HAYWARD — The Hayward City Council election was still too close to call Wednesday, but city voters appear to have narrowly elected the first Latino council member since 1991, while also putting into office the first council member of Asian descent in history.

The tight race for five open seats remained uncertain Wednesday because an undetermined number of vote-by-mail and provisional ballots had not yet been counted, according to the Alameda County registrar of voters.

But if the tally rankings do not change, Francisco Zermeno and Anna May will become the two newest faces on the Hayward City Council, taking the oath of office on July 8. And the three incumbents who sought re-election will all get their seats back.

"It's time for nearly 40 percent of the Hayward population to have some representation," said Zermeno, a native of Mexico, speaking of the estimated 37 percent of city residents who are Latino. But the 55-year-old Chabot College instructor, video store owner and founder of the Hayward Latino Business Roundtable added that the issue of representation was never the focus of his campaign.

"I wasn't a Latino candidate at all. That really wasn't the platform," he said. "But I believe it's a good thing."

After two failed council candidacies in 1998 and 2004, and after being considered for but denied an appointment to replace longtime Councilman Matt Jimenez after he died in 2006, Zermeno looked to be losing his fourth try at political office when votes began to be tallied Tuesday night.

He was coming in fifth in early returns behind Hayward Planning Commissioner Marvin Peixoto, a retired budget analyst who had honed his campaign message on a no-nonsense approach to battling blight.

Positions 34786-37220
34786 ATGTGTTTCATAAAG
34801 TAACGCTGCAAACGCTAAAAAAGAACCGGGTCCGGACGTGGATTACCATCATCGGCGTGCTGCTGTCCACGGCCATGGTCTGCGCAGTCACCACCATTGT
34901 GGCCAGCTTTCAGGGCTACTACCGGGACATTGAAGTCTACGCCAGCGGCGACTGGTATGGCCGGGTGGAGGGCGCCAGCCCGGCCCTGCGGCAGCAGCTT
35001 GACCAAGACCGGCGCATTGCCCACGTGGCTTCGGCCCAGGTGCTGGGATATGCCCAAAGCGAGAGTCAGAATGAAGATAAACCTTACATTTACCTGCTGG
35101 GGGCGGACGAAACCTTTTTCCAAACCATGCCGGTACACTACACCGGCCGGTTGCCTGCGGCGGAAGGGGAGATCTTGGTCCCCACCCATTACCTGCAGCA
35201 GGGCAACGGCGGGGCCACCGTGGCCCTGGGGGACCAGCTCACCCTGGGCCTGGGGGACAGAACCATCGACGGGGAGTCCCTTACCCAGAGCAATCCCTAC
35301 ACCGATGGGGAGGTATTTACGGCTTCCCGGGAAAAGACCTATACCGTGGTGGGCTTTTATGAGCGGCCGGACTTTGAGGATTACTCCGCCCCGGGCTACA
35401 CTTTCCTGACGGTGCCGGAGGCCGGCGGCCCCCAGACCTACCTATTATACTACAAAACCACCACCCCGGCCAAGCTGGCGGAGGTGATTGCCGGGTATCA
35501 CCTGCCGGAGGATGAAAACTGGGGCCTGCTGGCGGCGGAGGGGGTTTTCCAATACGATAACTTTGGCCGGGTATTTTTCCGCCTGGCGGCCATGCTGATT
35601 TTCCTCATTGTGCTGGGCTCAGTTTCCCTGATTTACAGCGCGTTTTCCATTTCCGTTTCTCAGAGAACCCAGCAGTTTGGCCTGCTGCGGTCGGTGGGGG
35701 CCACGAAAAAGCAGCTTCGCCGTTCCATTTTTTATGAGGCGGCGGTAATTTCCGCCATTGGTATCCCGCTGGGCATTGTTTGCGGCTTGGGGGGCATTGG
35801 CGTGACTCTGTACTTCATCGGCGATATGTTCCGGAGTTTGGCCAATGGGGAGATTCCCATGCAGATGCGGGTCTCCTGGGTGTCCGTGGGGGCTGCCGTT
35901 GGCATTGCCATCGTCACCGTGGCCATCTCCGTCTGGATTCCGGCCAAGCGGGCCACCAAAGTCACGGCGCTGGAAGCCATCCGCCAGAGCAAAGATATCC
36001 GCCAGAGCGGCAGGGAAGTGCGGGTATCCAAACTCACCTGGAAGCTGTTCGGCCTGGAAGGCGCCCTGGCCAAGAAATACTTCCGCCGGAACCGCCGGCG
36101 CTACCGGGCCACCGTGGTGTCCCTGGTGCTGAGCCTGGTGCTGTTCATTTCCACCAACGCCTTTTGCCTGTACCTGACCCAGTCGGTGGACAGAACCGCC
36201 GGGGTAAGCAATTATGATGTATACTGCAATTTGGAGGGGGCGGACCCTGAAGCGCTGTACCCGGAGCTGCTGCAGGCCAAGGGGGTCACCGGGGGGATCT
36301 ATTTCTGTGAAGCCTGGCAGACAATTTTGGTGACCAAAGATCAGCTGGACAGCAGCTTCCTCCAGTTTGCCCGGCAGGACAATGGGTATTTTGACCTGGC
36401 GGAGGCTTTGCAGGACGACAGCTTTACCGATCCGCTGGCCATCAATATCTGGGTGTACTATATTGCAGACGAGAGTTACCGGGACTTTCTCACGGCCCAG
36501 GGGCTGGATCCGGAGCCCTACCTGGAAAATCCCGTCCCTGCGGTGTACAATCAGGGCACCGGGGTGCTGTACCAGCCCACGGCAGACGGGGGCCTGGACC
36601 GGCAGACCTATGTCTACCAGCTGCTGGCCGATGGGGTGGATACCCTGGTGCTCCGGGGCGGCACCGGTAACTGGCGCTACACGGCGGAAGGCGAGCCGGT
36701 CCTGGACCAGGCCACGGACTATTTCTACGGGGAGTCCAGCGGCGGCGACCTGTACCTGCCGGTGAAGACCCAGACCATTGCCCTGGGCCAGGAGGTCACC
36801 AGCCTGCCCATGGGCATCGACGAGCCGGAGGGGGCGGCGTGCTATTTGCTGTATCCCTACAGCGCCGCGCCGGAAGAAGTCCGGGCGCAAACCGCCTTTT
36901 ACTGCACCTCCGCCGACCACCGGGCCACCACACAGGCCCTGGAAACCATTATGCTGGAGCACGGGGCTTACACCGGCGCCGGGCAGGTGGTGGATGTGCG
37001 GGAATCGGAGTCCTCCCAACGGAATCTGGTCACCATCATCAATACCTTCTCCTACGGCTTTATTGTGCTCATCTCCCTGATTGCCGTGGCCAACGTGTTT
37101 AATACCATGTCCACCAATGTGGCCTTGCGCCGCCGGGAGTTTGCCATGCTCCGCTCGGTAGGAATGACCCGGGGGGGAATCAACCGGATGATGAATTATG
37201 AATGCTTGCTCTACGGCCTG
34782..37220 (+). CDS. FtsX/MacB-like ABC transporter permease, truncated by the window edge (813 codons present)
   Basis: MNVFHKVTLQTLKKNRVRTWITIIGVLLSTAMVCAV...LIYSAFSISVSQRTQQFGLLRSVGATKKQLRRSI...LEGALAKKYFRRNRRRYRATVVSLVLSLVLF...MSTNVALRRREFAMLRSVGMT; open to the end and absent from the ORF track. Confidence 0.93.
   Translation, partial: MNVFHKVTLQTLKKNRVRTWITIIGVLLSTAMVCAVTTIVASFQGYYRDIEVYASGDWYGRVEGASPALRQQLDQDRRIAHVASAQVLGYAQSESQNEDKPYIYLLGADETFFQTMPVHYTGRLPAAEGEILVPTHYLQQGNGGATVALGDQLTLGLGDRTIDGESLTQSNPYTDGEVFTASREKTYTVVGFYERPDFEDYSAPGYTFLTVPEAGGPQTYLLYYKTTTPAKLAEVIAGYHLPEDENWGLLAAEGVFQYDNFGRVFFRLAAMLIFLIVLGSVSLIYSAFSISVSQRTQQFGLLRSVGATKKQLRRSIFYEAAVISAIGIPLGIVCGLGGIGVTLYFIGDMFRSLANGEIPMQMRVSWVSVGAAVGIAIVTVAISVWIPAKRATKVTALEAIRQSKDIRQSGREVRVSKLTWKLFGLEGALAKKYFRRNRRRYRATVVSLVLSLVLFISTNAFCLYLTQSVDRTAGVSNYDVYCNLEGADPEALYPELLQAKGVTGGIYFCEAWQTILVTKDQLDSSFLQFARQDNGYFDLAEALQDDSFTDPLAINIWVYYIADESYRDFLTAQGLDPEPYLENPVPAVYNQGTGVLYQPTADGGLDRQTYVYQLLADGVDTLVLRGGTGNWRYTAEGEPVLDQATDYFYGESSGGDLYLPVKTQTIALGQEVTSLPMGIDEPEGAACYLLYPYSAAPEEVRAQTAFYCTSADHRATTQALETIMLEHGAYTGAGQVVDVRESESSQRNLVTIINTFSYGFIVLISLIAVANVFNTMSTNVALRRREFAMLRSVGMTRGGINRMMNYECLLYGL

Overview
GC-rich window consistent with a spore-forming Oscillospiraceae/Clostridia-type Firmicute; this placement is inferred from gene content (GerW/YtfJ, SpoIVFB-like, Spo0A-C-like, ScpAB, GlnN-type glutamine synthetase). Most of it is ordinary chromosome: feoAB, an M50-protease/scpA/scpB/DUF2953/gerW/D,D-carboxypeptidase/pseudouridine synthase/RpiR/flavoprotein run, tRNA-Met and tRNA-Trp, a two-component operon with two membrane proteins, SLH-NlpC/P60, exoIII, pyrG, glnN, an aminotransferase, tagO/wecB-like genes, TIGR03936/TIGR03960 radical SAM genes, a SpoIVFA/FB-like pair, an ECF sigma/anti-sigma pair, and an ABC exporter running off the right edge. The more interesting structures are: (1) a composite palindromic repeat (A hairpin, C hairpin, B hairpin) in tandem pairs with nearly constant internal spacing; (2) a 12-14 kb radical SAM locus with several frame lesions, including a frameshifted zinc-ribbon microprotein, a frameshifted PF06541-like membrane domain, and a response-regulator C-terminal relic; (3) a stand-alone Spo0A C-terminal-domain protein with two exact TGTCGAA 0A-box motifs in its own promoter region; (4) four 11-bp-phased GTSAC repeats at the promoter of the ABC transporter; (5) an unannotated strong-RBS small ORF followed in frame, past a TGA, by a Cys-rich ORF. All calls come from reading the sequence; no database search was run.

Yet as election parties died down, poll workers continued counting votes through the early hours of Wednesday morning, changing the dynamics of a race in which seven candidates, including three incumbents, were competing for four four-year seats. The top four vote-getters win.

"It just slowly started climbing up," Zermeno said of his vote count.

As of late Wednesday, with most absentee votes and all of Hayward's 120 precincts counted, the three incumbents appeared to be holding onto their seats. Councilwoman Barbara Halliday had 6,749 votes, Councilman Bill Quirk had 5,799 and Councilman Olden Henson had 5,412.

Zermeno, with 5,401 votes, was just 11 votes behind Henson and poised to join the three incumbents on the council.

Peixoto, whose support among mail-in voters had put him in third place in early counts, began losing ground as results came in from Hayward's 120 polling stations on Tuesday.

Peixoto had 5,265 votes as of Wednesday, followed by Linda Bennett with 4,839 votes and Rob Simpson with 2,540 votes.

There was a vacant four-year seat this year because veteran Councilman Bill Ward, the first African American on the council when he was elected in 1984, decided to retire after his term ends this month.

In a separate election for a two-year seat to replace outgoing Councilwoman Doris Rodriquez, who had been appointed in 2006 as a temporary replacement for Jimenez, real estate broker Anna May was pulling an upset victory over a challenger who had launched his campaign many months earlier than she did.

As of Wednesday, May was ahead with 6,291 votes, or about 59 percent, over retired 9-1-1 dispatcher Steve Bristow, who had 4,440 votes.

If they are elected to the council, May and Zermeno will bring at least one shared focus: Making city government more friendly to small businesses.

May, born in Taiwan to a Taiwanese woman and an American military officer, was raised in Hayward and has lived and worked in the city for much of her life. She is the former owner of the Rickshaw Express restaurant and has worked as a model since her teens.

Zermeno was born in Mexico to a family who owned a local grocery in Guadalajara. When his father died, his widowed mother moved to Salinas in 1960 and brought her three children with her a few years later. His mother, who worked as a cook and owned a Mexican restaurant in Salinas, now lives across the street from her son and his family, Hayward residents since 1980.

Reach Matt O'Brien at mattobrien@bayareanewsgroup.com.